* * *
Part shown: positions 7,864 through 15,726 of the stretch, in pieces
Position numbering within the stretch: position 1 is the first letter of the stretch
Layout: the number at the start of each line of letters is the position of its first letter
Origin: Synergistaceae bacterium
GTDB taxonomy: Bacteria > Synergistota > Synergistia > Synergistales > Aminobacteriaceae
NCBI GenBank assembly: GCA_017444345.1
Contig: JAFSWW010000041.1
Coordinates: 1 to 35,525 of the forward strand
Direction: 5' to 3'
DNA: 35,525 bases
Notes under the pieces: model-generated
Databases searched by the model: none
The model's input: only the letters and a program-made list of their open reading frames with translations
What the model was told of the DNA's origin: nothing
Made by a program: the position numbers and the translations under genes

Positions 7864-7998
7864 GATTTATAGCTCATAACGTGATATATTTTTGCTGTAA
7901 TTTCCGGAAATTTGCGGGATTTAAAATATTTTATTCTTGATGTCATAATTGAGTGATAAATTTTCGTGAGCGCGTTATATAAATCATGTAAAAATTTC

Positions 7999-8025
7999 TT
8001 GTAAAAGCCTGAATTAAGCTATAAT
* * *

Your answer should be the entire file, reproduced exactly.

Part shown: positions 7,864 through 15,726 of the stretch, in pieces
Position numbering within the stretch: position 1 is the first letter of the stretch
Layout: the number at the start of each line of letters is the position of its first letter
Origin: Synergistaceae bacterium
GTDB taxonomy: Bacteria > Synergistota > Synergistia > Synergistales > Aminobacteriaceae
NCBI GenBank assembly: GCA_017444345.1
Contig: JAFSWW010000041.1
Coordinates: 1 to 35,525 of the forward strand
Direction: 5' to 3'
DNA: 35,525 bases
Notes under the pieces: model-generated
Databases searched by the model: none
The model's input: only the letters and a program-made list of their open reading frames with translations
What the model was told of the DNA's origin: nothing
Made by a program: the position numbers and the translations under genes

Positions 7864-7998
7864 GATTTATAGCTCATAACGTGATATATTTTTGCTGTAA
7901 TTTCCGGAAATTTGCGGGATTTAAAATATTTTATTCTTGATGTCATAATTGAGTGATAAATTTTCGTGAGCGCGTTATATAAATCATGTAAAAATTTC

Positions 7999-8025
7999 TT
8001 GTAAAAGCCTGAATTAAGCTATAAT